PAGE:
Sunday, October 31, 2010

Sacred deer and a Giant Buddha

J and S's Grand Adventures in the East Part 4: Nara

Our hostel was a short 3-minute walk from the train station and was a ryokan-style accommodation. (A ryokan is a traditional Japanese inn.) The day we arrived was oppressively hot so we headed over to the Nara gyoen (park) to see the famous Nara deer. See, because of the Buddhist temples and the Temple of the Great Daibatsu, the deer of the city are considered sacred. That means they are left alone and can roam wherever they please. They typically stick to the parks, but we did see them wander in the streets and even up to the temple. Never missing an opportunity to make some money, the locals started selling deer biscuits so that lame tourists could feed the deer and pet them.

We'd heard that they bow for biscuits. Turns out, so did we.
"You got any more of those biscuits?"

 Later that evening we headed to the Todai-ji temple, where the largest bronze statute of Buddha sits. In Japanese, these statutes are called "Daibatsu." According to Wikipedia, the temple is also the largest wooden structure in the world (it kind of has to be, when Buddha is almost 50 feet tall). We lucked out that day as there was a lantern festival going on.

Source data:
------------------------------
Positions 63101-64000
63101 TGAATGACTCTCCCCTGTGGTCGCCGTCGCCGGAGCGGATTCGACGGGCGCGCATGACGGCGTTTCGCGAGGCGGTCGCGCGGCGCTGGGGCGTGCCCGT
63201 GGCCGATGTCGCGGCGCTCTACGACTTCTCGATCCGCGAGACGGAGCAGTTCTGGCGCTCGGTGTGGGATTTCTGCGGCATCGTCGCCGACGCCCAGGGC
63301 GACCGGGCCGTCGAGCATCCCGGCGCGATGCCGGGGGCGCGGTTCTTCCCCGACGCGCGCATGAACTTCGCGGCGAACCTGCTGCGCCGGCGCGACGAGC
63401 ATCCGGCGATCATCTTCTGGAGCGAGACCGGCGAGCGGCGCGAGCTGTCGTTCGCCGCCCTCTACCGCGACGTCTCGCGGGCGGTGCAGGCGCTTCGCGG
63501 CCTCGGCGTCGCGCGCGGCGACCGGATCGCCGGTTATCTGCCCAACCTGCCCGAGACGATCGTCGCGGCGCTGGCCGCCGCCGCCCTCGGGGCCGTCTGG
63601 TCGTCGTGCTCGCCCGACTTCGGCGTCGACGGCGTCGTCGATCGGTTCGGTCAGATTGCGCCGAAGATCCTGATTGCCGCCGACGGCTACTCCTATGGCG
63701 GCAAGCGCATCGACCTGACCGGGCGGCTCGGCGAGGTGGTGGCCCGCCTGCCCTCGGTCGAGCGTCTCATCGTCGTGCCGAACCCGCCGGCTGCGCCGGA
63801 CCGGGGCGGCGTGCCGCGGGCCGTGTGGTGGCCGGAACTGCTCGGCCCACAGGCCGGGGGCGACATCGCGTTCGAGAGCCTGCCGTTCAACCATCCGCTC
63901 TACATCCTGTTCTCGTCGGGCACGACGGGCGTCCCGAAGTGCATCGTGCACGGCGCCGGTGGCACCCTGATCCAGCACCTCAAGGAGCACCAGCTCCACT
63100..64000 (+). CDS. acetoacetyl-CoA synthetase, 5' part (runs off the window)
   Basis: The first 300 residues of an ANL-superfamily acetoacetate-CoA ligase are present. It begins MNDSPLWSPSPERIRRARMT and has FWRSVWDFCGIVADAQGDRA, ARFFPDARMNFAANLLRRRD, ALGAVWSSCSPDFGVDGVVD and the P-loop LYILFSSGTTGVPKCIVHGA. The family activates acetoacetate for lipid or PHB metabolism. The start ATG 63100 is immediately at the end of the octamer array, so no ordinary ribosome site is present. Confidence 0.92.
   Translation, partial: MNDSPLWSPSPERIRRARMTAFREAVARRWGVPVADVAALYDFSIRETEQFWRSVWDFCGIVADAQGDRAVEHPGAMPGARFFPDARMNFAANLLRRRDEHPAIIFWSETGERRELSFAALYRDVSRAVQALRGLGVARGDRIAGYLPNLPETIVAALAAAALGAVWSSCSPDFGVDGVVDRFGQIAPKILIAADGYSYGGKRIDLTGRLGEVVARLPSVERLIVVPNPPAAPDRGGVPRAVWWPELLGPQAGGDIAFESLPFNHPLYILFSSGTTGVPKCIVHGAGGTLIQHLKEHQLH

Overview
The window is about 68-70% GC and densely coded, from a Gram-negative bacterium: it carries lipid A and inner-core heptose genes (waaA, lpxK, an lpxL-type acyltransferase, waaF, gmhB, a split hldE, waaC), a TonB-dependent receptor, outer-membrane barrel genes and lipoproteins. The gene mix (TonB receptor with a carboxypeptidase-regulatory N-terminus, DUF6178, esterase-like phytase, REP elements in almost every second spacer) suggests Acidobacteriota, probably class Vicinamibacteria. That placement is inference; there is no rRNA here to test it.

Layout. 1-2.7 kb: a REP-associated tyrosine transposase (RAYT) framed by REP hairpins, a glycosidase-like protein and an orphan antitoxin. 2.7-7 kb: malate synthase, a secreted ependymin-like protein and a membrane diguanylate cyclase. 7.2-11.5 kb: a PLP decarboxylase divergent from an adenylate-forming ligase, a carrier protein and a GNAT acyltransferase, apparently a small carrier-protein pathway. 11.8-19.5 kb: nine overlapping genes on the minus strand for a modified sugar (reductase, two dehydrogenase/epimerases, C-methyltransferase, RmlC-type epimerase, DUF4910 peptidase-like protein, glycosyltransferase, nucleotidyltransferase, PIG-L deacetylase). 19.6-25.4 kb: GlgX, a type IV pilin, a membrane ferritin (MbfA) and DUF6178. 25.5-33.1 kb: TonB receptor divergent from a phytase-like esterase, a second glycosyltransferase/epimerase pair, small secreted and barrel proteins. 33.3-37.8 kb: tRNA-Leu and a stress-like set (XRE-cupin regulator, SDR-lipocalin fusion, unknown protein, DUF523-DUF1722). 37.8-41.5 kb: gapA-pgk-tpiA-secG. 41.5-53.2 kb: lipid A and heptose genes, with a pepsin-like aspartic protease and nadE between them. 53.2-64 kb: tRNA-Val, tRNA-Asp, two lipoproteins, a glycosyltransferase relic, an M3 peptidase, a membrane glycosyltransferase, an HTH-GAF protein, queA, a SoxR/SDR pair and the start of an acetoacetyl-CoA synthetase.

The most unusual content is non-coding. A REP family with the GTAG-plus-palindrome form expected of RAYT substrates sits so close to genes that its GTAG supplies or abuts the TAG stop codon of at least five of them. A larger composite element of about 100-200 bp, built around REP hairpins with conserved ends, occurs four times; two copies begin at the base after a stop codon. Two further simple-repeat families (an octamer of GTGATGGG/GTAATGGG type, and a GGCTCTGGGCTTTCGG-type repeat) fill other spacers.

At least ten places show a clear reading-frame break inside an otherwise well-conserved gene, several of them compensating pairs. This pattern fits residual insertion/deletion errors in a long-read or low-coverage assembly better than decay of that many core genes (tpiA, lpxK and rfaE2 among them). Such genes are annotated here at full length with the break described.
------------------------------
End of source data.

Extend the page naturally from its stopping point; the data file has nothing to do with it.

It's hard to tell how big he is, but I think I was about the size of his finger.
There were huge throngs of people waiting in line (with deer interspersed). The temple was huge and they had lit several hundred (perhaps thousand?) lanterns. The moon was big and bright and the whole thing felt surreal. We eventually entered the temple and saw the Daibatsu. Monks were chanting in the background. I can barely express how big he was.  Earlier that day we had popped into the Nara National Museum (the free part of it, anyway) and saw an exhibit that showed how they made the Daibatsu statutes. Apparently they split his head down the middle and put in crystal eyes with white cloth behind them to make them look real. For the hair, they sculpted each curl individually and then added them one by one, in a particular sequence, to the head. But, looking at the Great Daibatsu, I couldn't figure out how they put it together.

For dinner we had udon and rice at a small mom and pop type noodle restaurant. The kind with a vending machine outside.

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